BACKGROUND: As the population ages, mortality from falls will soon exceed that from all other forms of injury. Tremendous resources are focused on this problem, but how these patients die is unclear. To fill this gap, we tested the hypothesis that falls among the elderly are related to patient, rather than to injury factors when compared with falls among younger adults. METHODS: From January 2002 to December 2012, 7,293 fall admissions were reviewed. Data are reported as mean ± SD if normally distributed or median (interquartile range) if not. RESULTS: In 2002 to 2007, 25% of all falls were in elderly patients (≥65 years), but in 2008 to 2012, this proportion increased to 30% ( p < 0.001). When comparing adult (n = 5,216) with elderly (n = 2,077) admissions, characteristics were as follow: Injury Severity Score (ISS) of 8 (4-13) versus 9 (5-17), length of stay (in days) of 3 (1-7) versus 6 (2-11), and mortality of 3.8% versus 13.7% (all p < 0.001). After controlling for variables associated with mortality using multiple logistic regression, elderly age was the strongest independent predictor of mortality (odds ratio, 8.18; confidence interval, 4.88-13.71). When comparing adult (n = 198) with elderly (n = 285) fatalities, ground-level falls occurred in 31% versus 91%, ISS was 27 (25-41) versus 25 (16-36), and length of stay (in days) was 2 (0-6) versus 4 (1-11) (all p < 0.001). Death occurred directly from fall in 82% versus 63%, from complications in 10% versus 20%, and from a fatal event preceding the fall in 8% vs. 17% (all p < 0.001). CONCLUSION: The proportion of fall admissions in the elderly is growing in this trauma system. Elderly age is the strongest independent predictor of mortality following a fall. In thosewho die, death is less likely a direct effect of the fall.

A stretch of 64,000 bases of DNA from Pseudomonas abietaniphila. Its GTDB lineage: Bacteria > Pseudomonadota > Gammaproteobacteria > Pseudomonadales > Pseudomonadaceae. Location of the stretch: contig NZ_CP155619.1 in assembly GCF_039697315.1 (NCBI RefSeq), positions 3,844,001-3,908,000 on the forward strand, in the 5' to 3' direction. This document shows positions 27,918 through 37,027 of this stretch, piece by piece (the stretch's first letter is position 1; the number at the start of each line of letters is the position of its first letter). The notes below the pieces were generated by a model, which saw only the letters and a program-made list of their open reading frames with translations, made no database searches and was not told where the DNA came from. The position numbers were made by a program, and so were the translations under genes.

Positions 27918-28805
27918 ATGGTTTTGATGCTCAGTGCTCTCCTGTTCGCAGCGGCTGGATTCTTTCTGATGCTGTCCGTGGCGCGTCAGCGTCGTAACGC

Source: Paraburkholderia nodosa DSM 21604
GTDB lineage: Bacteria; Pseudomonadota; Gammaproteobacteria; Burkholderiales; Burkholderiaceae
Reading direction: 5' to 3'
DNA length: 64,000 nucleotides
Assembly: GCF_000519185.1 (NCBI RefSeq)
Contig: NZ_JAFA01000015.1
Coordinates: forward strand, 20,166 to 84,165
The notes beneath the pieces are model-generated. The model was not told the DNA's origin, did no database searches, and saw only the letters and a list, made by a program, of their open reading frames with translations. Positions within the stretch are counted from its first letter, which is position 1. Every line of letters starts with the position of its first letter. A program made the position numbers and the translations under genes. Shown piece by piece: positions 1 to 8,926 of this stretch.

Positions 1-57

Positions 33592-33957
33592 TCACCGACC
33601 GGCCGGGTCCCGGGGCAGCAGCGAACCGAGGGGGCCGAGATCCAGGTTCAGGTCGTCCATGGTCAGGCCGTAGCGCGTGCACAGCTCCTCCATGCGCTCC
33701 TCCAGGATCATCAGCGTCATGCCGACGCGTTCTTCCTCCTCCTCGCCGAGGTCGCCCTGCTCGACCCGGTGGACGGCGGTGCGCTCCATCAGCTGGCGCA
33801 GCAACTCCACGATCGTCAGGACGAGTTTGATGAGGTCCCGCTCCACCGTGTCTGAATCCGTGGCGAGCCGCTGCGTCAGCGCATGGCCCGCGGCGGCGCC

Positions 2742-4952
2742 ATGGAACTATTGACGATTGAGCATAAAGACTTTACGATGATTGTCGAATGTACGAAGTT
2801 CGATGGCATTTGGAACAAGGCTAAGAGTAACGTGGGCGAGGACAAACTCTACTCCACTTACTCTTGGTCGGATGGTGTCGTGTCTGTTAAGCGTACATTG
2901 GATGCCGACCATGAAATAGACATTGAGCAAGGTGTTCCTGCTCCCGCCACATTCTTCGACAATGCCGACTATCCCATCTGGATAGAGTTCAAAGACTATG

- Epidemiology of trauma deaths
- Trauma systems
ASJC Scopus subject areas
- Critical Care and Intensive Care Medicine